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Jurassic Park: Scientists Find Genetic Switch That Determines Gender

Remember that scene in Jurassic Park where the scientist is explaining to Ian Malcolm that all the dinosaurs on the island are female because they deprive them of a specific hormone at a specific moment? Science may have just found that hormone and that moment. A team of scientists have found the protein that kicks off the development of male sex organs in mice. It could even explain why the female dinosaurs in Jurassic Park were able to breed.

The research was done by Professor Christof Niehrs and his team at the Institute for Molecular Biology in Mainz, Germany. It tested the effects of depriving developing mice of the gene Gadd45g. The study found that when male mice were divested of Gadd45g, they had the appearance of female mice in both internal and external sex organs. At first the researchers didn’t even realize they were male.

“When breeding Gadd45g mutant mice we were puzzled why we got only females, until we discovered that some of these females actually carry a Y-chromosome,” said Niehrs. Quick reminder: Males have a Y-chromosome, but females do not.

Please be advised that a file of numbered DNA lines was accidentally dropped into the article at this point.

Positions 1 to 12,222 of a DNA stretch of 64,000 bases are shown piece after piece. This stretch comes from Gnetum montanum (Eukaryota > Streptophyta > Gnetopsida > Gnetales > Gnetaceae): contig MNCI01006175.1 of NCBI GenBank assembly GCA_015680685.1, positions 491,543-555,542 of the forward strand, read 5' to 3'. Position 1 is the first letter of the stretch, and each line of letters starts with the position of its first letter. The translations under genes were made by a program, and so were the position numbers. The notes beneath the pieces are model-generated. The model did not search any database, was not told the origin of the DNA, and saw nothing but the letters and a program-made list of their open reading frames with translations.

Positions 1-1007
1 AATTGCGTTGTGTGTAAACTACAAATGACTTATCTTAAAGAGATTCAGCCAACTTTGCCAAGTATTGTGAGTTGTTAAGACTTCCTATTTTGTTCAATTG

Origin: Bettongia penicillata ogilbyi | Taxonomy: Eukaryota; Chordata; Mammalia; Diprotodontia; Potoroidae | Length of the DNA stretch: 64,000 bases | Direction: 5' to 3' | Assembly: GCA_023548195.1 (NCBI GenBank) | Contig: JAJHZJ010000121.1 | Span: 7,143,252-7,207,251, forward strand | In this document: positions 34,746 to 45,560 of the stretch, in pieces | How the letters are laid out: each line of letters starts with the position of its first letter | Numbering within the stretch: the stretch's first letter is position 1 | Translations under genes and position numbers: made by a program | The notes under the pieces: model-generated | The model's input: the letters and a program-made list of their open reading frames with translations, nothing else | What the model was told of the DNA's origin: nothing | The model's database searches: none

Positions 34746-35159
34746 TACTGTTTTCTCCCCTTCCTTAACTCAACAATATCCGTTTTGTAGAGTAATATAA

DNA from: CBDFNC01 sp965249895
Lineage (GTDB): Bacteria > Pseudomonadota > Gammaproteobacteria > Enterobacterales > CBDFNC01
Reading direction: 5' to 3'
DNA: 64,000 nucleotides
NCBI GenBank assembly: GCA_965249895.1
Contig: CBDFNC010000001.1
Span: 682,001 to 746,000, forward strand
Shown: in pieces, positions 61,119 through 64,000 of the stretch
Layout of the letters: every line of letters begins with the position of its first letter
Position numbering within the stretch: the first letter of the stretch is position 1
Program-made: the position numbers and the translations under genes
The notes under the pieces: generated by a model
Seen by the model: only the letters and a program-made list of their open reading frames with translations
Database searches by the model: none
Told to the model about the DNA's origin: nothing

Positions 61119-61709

If we look back at Jurassic Park, that could explain how the supposedly all-female population of dinosaurs were able to breed. They weren’t all female after all. We’re not sure how the mechanics of it would work out since the external sex organs of the male mice in the study were indistinguishable from those of the female mice, but we’d rather not think about the specifics of dinosaur mating. Also, it was fictional.

The effect of Gadd45g is to regulate another gene, Sry. That is the gene believed to be the master gene behind regulating the development of male gender characteristics. There is a very short window in the embryonic stage where Sry is needed in large amounts for proper development of male sex organs. Not providing the embryo with Gadd45g leaves it without enough Sry in this crucial stage. The actual chromosomes don’t change. The mouse is still a male, but it develops female sex organs instead.

This new information makes more sense than the frog DNA explanation given in Jurassic Park for the dinosaur’s ability to spontaneously switch gender, and we think it’s really going to help our fan fiction be more believable.

(via Institute of Molecular Biology, Mainz, image via Rick Eh?)

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